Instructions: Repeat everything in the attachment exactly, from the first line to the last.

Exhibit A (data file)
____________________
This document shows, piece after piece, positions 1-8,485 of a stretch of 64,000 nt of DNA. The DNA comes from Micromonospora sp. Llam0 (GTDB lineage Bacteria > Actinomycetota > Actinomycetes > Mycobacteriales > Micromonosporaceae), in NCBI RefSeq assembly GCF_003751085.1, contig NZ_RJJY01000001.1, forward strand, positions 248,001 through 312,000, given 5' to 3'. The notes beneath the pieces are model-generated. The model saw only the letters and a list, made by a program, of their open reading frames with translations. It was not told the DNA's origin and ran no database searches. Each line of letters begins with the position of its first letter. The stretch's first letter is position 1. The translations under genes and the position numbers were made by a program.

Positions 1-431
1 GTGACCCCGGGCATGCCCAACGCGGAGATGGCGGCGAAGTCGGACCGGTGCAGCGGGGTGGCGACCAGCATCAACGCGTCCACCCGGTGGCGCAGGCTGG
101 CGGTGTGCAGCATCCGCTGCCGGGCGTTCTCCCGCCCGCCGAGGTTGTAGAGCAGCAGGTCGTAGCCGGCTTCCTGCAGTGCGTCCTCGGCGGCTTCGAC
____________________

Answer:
This document shows, piece after piece, positions 1-8,485 of a stretch of 64,000 nt of DNA. The DNA comes from Micromonospora sp. Llam0 (GTDB lineage Bacteria > Actinomycetota > Actinomycetes > Mycobacteriales > Micromonosporaceae), in NCBI RefSeq assembly GCF_003751085.1, contig NZ_RJJY01000001.1, forward strand, positions 248,001 through 312,000, given 5' to 3'. The notes beneath the pieces are model-generated. The model saw only the letters and a list, made by a program, of their open reading frames with translations. It was not told the DNA's origin and ran no database searches. Each line of letters begins with the position of its first letter. The stretch's first letter is position 1. The translations under genes and the position numbers were made by a program.

Positions 1-431
1 GTGACCCCGGGCATGCCCAACGCGGAGATGGCGGCGAAGTCGGACCGGTGCAGCGGGGTGGCGACCAGCATCAACGCGTCCACCCGGTGGCGCAGGCTGG
101 CGGTGTGCAGCATCCGCTGCCGGGCGTTCTCCCGCCCGCCGAGGTTGTAGAGCAGCAGGTCGTAGCCGGCTTCCTGCAGTGCGTCCTCGGCGGCTTCGAC